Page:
Another center with several known fatalities related to COVID-19 is the North Shore Health & Rehab Facility in Loveland. Four people from the facility have died, as confirmed by Katie O’Donnell with the Larimer County Department of Health and Environment. Two of the victims tested positive for COVID-19 before they died. The other two cases are epidemiologically linked to COVID-19, meaning that the victims exhibited symptoms, but were not tested.

Saturday afternoon, Boulder County health officials confirmed the death from COVID-19 of a person in their 90s at a long-term care facility. An emailed press release acknowledged the spread of COVID-19 within senior-living facilities in the state.

“While no visitors have been permitted at long-term care facilities since March 13, we urge anyone coming into these communities for work or to deliver needed items to wear a mask, perform excellent hand hygiene, and stay away if they are ill,” Gina Bare, the Boulder County Public Health COVID response infection control branch manager, said in the release. “We are working closely with our long-term care partners to make sure they have the supplies they need, including CDC guidance for the extended use of supplies.”

County spokesperson Chana Goussetis said that this was the only death in the county to take place in a senior-care facility, and would not release the name of the facility.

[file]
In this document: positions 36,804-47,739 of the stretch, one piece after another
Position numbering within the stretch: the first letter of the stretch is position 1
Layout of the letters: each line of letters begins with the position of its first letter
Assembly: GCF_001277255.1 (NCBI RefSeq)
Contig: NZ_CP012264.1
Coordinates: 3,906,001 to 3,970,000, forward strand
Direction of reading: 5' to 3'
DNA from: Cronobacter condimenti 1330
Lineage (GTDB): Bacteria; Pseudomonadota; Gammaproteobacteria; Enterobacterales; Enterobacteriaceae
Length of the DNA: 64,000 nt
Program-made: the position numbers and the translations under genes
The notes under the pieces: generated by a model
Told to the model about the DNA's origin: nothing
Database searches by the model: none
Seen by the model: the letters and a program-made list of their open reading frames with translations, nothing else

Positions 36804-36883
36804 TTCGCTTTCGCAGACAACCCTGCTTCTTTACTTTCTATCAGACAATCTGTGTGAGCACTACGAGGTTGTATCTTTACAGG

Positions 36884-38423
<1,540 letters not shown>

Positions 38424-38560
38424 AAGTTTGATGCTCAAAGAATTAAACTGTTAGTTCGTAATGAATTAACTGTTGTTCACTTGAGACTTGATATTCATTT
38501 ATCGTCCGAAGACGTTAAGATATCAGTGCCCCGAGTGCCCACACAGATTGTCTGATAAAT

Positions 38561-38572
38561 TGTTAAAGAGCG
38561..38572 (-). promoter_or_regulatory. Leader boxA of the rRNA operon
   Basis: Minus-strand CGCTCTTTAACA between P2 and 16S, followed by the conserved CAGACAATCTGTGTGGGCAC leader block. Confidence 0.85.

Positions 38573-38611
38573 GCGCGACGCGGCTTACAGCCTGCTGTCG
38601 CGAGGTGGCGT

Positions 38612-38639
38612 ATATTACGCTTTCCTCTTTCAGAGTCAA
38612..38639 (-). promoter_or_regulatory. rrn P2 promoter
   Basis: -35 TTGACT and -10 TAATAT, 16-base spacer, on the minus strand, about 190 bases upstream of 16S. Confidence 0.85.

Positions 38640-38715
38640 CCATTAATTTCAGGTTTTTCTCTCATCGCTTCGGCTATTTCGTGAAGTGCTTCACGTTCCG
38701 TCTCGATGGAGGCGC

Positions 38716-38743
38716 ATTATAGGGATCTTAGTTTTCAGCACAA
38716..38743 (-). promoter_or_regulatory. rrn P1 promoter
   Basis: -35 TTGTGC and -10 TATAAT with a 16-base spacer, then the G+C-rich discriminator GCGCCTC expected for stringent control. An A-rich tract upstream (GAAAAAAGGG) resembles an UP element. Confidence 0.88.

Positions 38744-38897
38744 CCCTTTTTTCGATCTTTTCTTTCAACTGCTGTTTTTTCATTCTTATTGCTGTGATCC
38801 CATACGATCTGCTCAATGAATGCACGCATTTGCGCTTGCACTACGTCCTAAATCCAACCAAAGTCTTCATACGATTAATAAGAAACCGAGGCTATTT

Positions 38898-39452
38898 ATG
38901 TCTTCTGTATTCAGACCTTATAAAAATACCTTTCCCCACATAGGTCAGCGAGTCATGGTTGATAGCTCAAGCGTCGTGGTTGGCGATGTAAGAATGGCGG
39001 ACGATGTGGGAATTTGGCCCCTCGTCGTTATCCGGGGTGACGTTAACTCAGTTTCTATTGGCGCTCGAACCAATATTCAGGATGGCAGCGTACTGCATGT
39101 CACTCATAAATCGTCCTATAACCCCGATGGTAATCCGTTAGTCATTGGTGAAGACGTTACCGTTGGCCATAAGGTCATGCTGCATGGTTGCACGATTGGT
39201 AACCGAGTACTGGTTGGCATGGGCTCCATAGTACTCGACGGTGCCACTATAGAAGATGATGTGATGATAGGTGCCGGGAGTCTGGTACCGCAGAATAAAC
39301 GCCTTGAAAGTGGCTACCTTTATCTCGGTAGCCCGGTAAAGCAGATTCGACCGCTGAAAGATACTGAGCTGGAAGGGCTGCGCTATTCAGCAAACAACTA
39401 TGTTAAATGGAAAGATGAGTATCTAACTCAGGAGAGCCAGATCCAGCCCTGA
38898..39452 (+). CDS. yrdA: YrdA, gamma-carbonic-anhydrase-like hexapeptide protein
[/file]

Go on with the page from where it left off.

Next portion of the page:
Other facilities that have known deaths related to COVID-19 include Amberwood Court Rehabilitation and Care Community, which has two fatalities, and Denver North Care Center, which has one. Both are in Denver and operated by Vivage Senior Living. That company runs several dozen other facilities in Colorado, including Fairacres Manor in Greeley, where there has been a COVID-19 outbreak, according to CDPHE. Cynthia Coenen, a spokesperson for Vivage, declined to release the number of cases or deaths at Fairacres Manor.

Four other Denver facilities have reported one death each from COVID-19: the Jewell Care Center, which is run by Sava Senior Care; Sunrise at Cherry Creek; The Center at Lowry; and Windsor Gardens.

Tri-County Health Department also reported four other deaths at centers in the counties it covers: one at RiverPointe Senior Living in Littleton, one at Abundant Blessings and Care in Centennial, and two at Inglenook in Brighton.

Heart of the Rockies Regional Medical Center in Salida confirmed one additional death at the town’s Columbine Manor Care Center. 

Overall, Colorado’s 126 known fatalities include 15 that were newly reported by the state on Saturday. Colorado is on track to double the number of deaths from the coronavirus in five days or more, a much more hopeful pace than the three days it has been taking for deaths to double in hot spots like New York.

One of the most widely used models for tracking the spread of the illness, developed by the University of Washington, forecast Colorado to report 23 to 26 deaths Saturday.

But a few days of lower-than-expected numbers, while reason for optimism, are far from conclusive, and the state has encouraged residents to remain at home and wear masks for essential trips.

CLARIFICATION: This story was changed to add that one of the deaths at Libby Bortz was epidemiologically to COVID-19 and not a confirmed case.